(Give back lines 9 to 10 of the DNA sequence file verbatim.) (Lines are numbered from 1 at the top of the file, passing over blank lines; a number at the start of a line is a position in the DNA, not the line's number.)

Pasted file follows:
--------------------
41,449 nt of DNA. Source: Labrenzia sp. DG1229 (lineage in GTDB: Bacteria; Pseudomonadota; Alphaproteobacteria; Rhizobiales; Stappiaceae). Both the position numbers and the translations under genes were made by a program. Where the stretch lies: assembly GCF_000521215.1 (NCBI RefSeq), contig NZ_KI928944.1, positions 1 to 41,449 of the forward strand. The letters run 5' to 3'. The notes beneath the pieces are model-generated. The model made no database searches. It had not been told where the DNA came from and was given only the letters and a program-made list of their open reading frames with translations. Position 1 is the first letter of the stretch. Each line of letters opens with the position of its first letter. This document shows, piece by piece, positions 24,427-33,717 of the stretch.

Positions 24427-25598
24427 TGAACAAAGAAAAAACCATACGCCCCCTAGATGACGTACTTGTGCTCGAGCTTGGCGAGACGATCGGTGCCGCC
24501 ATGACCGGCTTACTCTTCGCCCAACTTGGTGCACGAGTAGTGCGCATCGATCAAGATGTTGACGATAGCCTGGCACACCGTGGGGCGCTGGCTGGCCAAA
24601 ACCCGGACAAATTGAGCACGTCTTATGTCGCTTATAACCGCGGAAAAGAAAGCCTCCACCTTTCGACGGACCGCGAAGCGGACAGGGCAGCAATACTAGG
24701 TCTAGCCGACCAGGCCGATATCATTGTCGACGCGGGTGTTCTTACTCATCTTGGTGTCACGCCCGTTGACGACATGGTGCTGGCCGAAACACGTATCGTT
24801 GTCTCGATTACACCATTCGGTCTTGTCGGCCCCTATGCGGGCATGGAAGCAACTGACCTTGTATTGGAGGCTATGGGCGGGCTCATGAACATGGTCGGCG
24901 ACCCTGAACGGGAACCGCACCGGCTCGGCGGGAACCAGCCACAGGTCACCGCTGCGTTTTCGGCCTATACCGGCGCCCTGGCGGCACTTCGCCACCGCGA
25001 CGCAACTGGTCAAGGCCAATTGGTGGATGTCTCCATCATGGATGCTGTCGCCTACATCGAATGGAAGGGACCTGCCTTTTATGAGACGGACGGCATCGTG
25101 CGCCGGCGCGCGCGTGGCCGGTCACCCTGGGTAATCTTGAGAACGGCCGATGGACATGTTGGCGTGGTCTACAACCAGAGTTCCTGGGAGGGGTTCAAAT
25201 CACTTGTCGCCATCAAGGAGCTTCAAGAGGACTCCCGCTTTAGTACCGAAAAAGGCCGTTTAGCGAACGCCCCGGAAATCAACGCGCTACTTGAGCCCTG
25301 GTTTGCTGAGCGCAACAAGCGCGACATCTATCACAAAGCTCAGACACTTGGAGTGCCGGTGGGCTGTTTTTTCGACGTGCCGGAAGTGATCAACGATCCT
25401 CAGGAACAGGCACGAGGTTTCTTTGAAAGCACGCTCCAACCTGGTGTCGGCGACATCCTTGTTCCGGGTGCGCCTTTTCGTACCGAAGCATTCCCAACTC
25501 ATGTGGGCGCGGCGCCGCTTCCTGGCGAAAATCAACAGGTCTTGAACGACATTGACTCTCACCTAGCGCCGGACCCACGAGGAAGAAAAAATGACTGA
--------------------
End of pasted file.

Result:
25001 CGCAACTGGTCAAGGCCAATTGGTGGATGTCTCCATCATGGATGCTGTCGCCTACATCGAATGGAAGGGACCTGCCTTTTATGAGACGGACGGCATCGTG
25101 CGCCGGCGCGCGCGTGGCCGGTCACCCTGGGTAATCTTGAGAACGGCCGATGGACATGTTGGCGTGGTCTACAACCAGAGTTCCTGGGAGGGGTTCAAAT